Gender discrimination alleged in workers’ compensation

A recently filed class-action lawsuit alleges that the California workers’ compensation program is negatively biased against women.

When a construction worker falls from a scaffold or a manufacturing plant employee loses a limb in an equipment accident in California, workers' compensation claims may be filed. These benefits are what most employees automatically assume will be there if and when they should ever need them. However, some women in the state have found that this was not the case for them.

A class-action lawsuit was recently filed in Los Angeles Superior Court. According to CBS Los Angeles, the suit is against the state Department of Industrial Relations, the Division of Workers' Compensation, the Secretary of Labor and others. At the crux of the action is the allegation that the workers' compensation program in California has been outwardly discriminatory against women.

State and federal laws violated

Multiple employment laws at both the state and federal levels are designed to protect employees against discrimination. This includes discrimination based upon gender as well as that based upon things like religion, sexual preference, race, age and more. The new class-action suit accuses the state of violating these laws.

Determinations for permanent disability

When a worker is deemed to have a permanent disability , the Division of Workers' Compensation indicates this means that the person's medical condition is not expected to improve beyond its current state. This is called maximum medical improvement.

At this point, a doctor must send a report to the state detailing the person's medical condition, work limitations, whether or not the person can work in any capacity, and what future care may be needed. In addition, the doctor must indicate what amount of the disability is attributed to the person's employment. All of this information is used to help determine what amount of benefits will be payable.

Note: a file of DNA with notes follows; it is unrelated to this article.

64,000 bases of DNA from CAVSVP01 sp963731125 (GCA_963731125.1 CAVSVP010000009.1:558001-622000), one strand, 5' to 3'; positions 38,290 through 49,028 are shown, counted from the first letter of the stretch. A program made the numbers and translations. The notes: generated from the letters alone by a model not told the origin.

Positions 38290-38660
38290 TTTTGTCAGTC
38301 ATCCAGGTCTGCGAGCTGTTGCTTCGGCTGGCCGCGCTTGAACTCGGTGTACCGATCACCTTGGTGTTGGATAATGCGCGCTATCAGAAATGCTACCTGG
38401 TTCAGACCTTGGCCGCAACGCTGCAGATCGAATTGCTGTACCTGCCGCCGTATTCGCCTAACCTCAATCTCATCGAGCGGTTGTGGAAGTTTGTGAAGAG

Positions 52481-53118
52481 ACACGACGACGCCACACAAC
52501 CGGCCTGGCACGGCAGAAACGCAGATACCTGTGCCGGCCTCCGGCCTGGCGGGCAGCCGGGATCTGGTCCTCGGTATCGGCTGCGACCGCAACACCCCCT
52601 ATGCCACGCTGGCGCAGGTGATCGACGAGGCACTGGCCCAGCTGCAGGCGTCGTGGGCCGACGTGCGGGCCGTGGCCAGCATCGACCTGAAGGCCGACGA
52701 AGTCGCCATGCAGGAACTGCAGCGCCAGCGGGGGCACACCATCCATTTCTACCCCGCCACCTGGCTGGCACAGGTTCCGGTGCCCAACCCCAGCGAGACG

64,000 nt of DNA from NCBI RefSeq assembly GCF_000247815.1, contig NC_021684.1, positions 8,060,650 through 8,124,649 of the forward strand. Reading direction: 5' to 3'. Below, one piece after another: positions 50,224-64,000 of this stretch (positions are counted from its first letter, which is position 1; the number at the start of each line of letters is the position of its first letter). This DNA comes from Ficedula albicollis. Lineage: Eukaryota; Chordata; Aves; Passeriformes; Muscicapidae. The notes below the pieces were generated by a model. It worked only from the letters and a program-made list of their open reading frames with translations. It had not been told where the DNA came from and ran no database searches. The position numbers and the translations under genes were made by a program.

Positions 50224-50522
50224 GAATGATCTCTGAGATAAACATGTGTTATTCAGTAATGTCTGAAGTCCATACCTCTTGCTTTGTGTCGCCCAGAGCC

Factors that may influence disability

Among the many women involved in the case, one is a worker who developed severe carpal tunnel syndrome. Her disability award level was lower than expected because the state said that her disability was not 100 percent attributable to her job. Instead, the Division of Workers' Compensation said that her gender and her age contributed to her disability and the award reflected that decision.

Inconsistent determinations

When evaluating levels of disability, multiple groups may be used for reference. The U.S. Veteran's Administration says that a woman who has had a mastectomy may be disabled by as much as 80 percent. The American Medical Association says that a man who has had his prostate removed is partially disabled. The AMA says that a woman who has had a mastectomy is not disabled at all.

Based upon the AMA's classification, a female officer who lost a breast due to job-related toxic exposure was denied disability benefits under workers' compensation.

Workers deserve help

When the systems put in place to help injured workers do not, other help is needed. Talking to an attorney about workers' compensation needs and issues is recommended in order to pursue fair treatment and benefits.